Cyclists and conflicts over road use in Britain, 1926-1935

Hdl Handle:
http://hdl.handle.net/10034/346111
Title:
Cyclists and conflicts over road use in Britain, 1926-1935
Authors:
Cox, Peter
Abstract:
Increasing conflict over the use of road space in Britain during the 1930s can be seen in the rapid growth of casualty figures. In particular, concerns were raised over the rising number of cyclists’ deaths as part of the overall numbers. Reports and comments in Parliament, coroners’ reports and newspapers placing responsibility for road safety on non-motorised road users led to considerable reaction from cycle users and, ultimately, to the formation of a vociferous campaign group uniting previously disparate factions and interests from cycle users, sporting clubs and industry. Drawing on contemporary sources, in particular on the coverage of the conflict by the Cyclists’ Touring Club, and on parliamentary debate surrounding the 1930 and 1934 Road Traffic Acts, this paper examines the discursive production of cyclists as a previously invisible body of road users. It considers the complexities of the conflict over road safety and the location of responsibility for road safety in terms of class, representation, power and status of the groups of actors in relation to the governance of road space. The arguments over legitimacy and safety produced by the conflicting interests of different road user groups articulated in this period continue to have significant bearing on transport policy and practice today. This is especially the case given recent renewed interest in promoting cycling as a sustainable mode of urban mobility and the often vociferous debate between advocates of separate infrastructure and supporters of integrated road use
Affiliation:
University of Chester
Citation:
In G. Duc, O. Perroux, H. Schiedt, & F. Walter, (Eds.), Histoire des transports et de la mobilité: Entre concurrence modale et coordination (de 1918 à nos jours) (pp.279-305). Neuchâtel , Switzerland: Editions Alphil
Publisher:
Editions Alphil
Publication Date:
2014
URI:
http://hdl.handle.net/10034/346111
Additional Links:
http://alphil.com
Type:
Book chapter
Language:
en
Description:
This book chapter is not available through ChesterRep.
ISBN:
9782940489541
Appears in Collections:
Social and Political Science

Full metadata record

DC FieldValue Language
dc.contributor.authorCox, Peteren
dc.date.accessioned2015-03-04T11:31:35Zen
dc.date.available2015-03-04T11:31:35Zen
dc.date.issued2014en
dc.identifier.citationIn G. Duc, O. Perroux, H. Schiedt, & F. Walter, (Eds.), Histoire des transports et de la mobilité: Entre concurrence modale et coordination (de 1918 à nos jours) (pp.279-305). Neuchâtel , Switzerland: Editions Alphilen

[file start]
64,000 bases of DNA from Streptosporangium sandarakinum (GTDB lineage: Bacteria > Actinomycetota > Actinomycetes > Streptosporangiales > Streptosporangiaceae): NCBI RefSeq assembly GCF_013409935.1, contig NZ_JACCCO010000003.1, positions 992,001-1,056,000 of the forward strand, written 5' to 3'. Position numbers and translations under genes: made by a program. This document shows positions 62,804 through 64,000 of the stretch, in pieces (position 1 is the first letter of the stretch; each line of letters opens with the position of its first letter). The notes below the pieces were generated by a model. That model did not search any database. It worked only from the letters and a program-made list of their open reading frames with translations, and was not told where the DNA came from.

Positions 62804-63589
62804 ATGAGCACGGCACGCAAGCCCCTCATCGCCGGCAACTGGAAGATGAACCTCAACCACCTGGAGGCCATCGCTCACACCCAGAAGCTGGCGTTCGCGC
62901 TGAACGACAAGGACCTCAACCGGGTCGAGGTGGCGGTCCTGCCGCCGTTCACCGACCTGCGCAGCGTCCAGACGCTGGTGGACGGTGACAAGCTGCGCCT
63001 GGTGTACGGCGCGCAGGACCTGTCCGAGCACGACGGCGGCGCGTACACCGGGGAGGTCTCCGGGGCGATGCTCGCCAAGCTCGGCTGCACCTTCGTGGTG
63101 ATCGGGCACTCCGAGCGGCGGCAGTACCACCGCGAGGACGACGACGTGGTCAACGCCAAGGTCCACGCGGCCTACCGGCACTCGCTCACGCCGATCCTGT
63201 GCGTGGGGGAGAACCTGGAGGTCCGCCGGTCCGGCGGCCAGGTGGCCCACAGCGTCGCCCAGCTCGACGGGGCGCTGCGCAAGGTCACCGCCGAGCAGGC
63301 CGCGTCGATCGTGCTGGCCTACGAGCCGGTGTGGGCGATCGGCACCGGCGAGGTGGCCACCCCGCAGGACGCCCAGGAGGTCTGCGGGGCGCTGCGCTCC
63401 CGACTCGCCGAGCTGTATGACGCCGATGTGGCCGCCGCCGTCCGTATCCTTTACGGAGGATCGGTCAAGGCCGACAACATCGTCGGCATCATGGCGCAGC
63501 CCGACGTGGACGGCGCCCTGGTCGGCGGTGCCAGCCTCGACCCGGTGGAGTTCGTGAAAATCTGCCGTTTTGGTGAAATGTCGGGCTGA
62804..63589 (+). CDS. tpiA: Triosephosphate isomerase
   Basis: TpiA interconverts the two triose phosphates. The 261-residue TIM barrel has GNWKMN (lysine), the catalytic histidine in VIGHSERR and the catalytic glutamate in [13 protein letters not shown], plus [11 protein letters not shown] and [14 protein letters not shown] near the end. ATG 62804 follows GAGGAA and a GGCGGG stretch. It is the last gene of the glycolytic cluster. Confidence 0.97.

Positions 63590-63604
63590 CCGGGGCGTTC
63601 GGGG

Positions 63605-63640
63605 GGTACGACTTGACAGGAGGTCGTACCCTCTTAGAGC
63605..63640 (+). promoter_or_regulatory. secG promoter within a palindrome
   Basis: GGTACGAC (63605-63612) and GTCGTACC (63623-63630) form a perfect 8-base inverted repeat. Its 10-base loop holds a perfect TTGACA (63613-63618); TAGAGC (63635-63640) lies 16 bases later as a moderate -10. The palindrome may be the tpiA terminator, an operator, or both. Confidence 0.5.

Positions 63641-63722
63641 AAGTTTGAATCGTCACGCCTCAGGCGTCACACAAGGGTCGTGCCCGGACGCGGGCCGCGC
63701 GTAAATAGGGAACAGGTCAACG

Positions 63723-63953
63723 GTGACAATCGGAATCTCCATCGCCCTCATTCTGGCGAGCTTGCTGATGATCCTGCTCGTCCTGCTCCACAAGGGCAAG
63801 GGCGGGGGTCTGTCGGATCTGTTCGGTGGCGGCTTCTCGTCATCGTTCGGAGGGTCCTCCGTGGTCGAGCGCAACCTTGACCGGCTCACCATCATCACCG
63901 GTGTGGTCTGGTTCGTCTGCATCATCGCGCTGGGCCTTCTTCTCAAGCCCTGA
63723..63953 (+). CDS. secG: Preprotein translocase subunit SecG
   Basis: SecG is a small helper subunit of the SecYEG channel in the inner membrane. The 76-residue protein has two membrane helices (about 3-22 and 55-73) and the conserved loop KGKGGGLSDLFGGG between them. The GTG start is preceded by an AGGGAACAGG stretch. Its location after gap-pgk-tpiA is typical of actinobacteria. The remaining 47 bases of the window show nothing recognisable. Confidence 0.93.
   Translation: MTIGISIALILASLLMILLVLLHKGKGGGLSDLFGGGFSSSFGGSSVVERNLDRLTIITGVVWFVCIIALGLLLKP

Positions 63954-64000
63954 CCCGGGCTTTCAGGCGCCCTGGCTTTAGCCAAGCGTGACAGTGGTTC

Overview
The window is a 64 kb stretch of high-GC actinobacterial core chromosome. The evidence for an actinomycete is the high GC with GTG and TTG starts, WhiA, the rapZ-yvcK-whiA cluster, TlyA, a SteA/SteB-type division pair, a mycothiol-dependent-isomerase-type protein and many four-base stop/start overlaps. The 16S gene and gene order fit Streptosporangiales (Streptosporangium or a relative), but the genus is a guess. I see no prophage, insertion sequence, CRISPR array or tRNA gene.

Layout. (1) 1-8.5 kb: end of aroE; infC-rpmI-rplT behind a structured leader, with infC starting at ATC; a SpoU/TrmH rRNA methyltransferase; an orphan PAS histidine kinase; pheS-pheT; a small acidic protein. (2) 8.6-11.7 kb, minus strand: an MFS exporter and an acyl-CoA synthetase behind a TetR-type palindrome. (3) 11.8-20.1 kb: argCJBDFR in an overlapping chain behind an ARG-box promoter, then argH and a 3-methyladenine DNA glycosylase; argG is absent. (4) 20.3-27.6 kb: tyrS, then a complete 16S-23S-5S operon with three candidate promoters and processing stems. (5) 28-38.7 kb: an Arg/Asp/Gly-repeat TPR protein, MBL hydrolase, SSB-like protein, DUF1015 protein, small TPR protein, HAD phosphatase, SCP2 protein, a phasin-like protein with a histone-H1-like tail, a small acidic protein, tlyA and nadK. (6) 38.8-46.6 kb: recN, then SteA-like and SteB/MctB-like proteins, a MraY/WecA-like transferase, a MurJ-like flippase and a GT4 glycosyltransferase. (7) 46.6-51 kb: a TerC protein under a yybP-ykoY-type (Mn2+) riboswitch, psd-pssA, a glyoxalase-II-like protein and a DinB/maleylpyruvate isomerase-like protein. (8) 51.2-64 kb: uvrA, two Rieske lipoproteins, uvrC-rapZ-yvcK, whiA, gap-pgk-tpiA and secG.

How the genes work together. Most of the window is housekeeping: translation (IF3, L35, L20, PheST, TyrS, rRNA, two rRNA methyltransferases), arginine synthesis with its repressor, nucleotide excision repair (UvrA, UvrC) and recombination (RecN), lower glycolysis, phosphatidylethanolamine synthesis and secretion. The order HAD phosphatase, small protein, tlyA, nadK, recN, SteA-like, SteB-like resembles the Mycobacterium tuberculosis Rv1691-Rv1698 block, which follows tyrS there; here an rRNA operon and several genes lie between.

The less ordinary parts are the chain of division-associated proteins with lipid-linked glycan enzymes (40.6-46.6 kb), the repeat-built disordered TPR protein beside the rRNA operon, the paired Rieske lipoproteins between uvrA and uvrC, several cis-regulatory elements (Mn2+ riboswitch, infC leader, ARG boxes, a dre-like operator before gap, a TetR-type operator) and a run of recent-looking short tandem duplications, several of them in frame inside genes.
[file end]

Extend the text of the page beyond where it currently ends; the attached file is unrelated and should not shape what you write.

dc.identifier.isbn9782940489541en
dc.identifier.urihttp://hdl.handle.net/10034/346111en
dc.descriptionThis book chapter is not available through ChesterRep.en
dc.description.abstractIncreasing conflict over the use of road space in Britain during the 1930s can be seen in the rapid growth of casualty figures. In particular, concerns were raised over the rising number of cyclists’ deaths as part of the overall numbers. Reports and comments in Parliament, coroners’ reports and newspapers placing responsibility for road safety on non-motorised road users led to considerable reaction from cycle users and, ultimately, to the formation of a vociferous campaign group uniting previously disparate factions and interests from cycle users, sporting clubs and industry. Drawing on contemporary sources, in particular on the coverage of the conflict by the Cyclists’ Touring Club, and on parliamentary debate surrounding the 1930 and 1934 Road Traffic Acts, this paper examines the discursive production of cyclists as a previously invisible body of road users. It considers the complexities of the conflict over road safety and the location of responsibility for road safety in terms of class, representation, power and status of the groups of actors in relation to the governance of road space. The arguments over legitimacy and safety produced by the conflicting interests of different road user groups articulated in this period continue to have significant bearing on transport policy and practice today. This is especially the case given recent renewed interest in promoting cycling as a sustainable mode of urban mobility and the often vociferous debate between advocates of separate infrastructure and supporters of integrated road useen
dc.language.isoenen
dc.publisherEditions Alphilen
dc.relation.urlhttp://alphil.comen
dc.subjectcycling and societyen
dc.subjectclass conflicten
dc.subjectroad safetyen
dc.titleCyclists and conflicts over road use in Britain, 1926-1935en
dc.typeBook chapteren
dc.contributor.departmentUniversity of Chesteren
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